Font Size
A
A
A

Diet and Nutrition for Inflammatory Bowel Disease


Diet and Nutrition for Inflammatory Bowel Disease

Most people with inflammatory bowel disease (ulcerative colitis or Crohn's disease) can eat a normal diet and do not need to avoid any particular foods. But the following suggestions may be helpful. Some situations require extra attention to your diet.

  • If you find that foods such as milk, alcohol, spicy foods, or foods high in fiber bother you, it makes sense to avoid them. A low-fiber diet may be helpful if a section of your small intestine is narrowed because of inflammation or scarring from Crohn's disease. But you don't need to avoid any food that does not make your symptoms worse.
  • Some people with inflammatory bowel disease (IBD) may be lactose intolerant. This means they may not be able to eat dairy foods, which contain lactose.
  • Eat a diet that includes plenty of nutrients. Vitamin or mineral supplements usually are not needed as long as you eat a balanced diet with plenty of fruits, vegetables, and whole grains. In Crohn's disease, absorption problems can occur with vitamin B12 in the lower small intestine and with iron in the upper small intestine. Some people with rectal bleeding also may lose iron.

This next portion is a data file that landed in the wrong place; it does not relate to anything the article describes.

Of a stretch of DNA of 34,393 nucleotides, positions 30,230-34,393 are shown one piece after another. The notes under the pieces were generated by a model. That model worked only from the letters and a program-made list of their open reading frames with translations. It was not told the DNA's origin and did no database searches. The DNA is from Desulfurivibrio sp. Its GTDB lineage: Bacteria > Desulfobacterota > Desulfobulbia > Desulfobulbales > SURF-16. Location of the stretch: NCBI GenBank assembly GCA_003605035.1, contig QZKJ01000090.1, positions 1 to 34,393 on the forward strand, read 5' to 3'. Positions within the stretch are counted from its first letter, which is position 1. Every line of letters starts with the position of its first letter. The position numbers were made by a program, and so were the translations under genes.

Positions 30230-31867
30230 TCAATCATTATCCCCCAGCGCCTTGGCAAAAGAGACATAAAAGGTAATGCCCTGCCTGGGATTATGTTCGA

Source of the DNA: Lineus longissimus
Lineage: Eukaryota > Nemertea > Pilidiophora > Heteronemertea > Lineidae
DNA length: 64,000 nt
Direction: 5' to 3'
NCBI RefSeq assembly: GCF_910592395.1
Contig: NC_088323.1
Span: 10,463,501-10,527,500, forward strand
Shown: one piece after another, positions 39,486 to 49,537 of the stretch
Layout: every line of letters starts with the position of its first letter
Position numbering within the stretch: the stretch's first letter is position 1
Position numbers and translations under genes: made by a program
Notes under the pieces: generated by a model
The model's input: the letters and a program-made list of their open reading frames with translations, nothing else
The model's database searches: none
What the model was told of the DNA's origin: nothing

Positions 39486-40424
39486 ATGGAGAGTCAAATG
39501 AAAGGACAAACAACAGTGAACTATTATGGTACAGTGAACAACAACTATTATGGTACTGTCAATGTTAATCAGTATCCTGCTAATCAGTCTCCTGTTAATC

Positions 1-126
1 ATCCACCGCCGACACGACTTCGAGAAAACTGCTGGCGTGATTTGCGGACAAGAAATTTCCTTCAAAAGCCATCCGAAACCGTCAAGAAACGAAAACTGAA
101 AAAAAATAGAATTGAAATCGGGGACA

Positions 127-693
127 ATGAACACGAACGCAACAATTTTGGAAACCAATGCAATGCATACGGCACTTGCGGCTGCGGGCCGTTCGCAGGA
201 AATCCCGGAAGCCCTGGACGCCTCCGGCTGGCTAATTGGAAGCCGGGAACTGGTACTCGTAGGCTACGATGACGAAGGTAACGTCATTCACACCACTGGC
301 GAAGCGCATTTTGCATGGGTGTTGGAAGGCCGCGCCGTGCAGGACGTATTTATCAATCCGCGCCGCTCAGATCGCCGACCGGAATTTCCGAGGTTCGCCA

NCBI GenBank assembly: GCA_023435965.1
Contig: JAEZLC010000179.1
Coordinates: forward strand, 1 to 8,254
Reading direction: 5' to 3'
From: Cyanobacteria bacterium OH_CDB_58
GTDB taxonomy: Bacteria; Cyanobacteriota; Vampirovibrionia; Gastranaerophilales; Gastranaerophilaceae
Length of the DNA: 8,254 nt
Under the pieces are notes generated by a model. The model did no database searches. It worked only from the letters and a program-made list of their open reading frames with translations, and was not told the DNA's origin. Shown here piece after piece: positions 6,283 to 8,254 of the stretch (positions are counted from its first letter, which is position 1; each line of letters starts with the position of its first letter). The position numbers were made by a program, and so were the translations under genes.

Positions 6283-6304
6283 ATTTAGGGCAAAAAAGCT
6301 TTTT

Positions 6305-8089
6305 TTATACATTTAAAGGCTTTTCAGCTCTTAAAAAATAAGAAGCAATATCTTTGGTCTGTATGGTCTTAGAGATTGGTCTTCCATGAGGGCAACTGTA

• When symptoms are severe, your doctor may recommend supplemental nutrition, such as high-calorie liquid formulas. This may be needed especially for children whose growth is slow or for people who have Crohn's disease in large areas of the small intestine.
  • If the disease is so severe that your intestines are not able to absorb enough nutrients from food, your doctor may recommend other ways to get nutrition. You may receive nutrition through a needle in a vein (total parenteral nutrition, TPN). TPN often requires an initial hospital stay, after which you or a family member can learn to do it at home.

Credits

ByHealthwise Staff
Primary Medical ReviewerKathleen Romito, MD - Family Medicine
Specialist Medical ReviewerArvydas D. Vanagunas, MD - Gastroenterology
Last RevisedOctober 8, 2010

eMedicineHealth Medical Reference from Healthwise

This information does not replace the advice of a doctor. Healthwise disclaims any warranty or liability for your use of this information. Your use of this information means that you agree to the Terms of Use. How this information was developed to help you make better health decisions.

To learn more visit Healthwise.org

© 1995-2012 Healthwise, Incorporated. Healthwise, Healthwise for every health decision, and the Healthwise logo are trademarks of Healthwise, Incorporated.





Medical Dictionary